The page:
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Violence in Law School, a.k.a. the Socratic Method

Law school classes are typically built on the Socratic method. By now you probably know what that means: Everyday you go to class, and the professor calls out a name—presumably randomly—and that person is on the spot for the entire class. There is no way out. The professor then starts grilling that student about one concept—the key concept—in one lousy case that was in the assigned reading for the day. What proceeds is a brutal Q and A session on that case with the lucky student of the day, who, no matter how well prepared she is, will end up looking like a total moron.

At the end of this ritual sacrifice the bloody student stumbles out of the room with everyone else, who are grateful that today, at least, their number didn’t come up. That is the Socratic method in a nutshell.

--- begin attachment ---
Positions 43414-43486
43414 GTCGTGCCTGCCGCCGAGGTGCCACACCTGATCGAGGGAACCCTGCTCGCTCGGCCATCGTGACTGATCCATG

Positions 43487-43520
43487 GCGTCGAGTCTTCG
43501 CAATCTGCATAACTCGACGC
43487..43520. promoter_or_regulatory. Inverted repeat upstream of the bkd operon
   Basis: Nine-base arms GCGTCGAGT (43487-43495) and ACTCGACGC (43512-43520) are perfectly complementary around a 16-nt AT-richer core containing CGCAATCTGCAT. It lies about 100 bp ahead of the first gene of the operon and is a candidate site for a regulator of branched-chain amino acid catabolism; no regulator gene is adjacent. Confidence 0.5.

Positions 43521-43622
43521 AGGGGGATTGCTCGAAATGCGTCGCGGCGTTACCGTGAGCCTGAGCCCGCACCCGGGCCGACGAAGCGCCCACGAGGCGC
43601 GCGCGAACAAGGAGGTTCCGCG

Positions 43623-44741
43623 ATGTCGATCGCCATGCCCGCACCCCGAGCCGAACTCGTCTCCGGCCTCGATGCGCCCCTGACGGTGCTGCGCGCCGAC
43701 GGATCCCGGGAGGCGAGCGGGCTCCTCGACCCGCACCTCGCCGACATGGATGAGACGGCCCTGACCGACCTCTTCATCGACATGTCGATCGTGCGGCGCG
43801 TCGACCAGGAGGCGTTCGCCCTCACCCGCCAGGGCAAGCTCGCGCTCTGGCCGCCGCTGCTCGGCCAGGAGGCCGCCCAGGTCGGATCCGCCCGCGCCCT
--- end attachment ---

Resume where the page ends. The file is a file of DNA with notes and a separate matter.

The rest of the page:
Now, the ordinary law student hates the Socratic method. And the hate runs very deep. It comes from a couple places. First, the Socratic method is a source of enormous fear.  Unless the professor is a total softy (not likely) the professor can and usually does take the student of the day and forcibly shove them through an intellectual woodchipper, head first, in front of dozens of people. It is horribly humiliating, and there is very little you can do about it. It does not matter how prepared you are, or how smart you are, or if your father is on the U.S. Supreme Court. You are going to get pummeled with body blows for an hour.

On Monday I will tell a story of my first One L experience seeing someone brutalized by the Socratic Method. It was not pretty.

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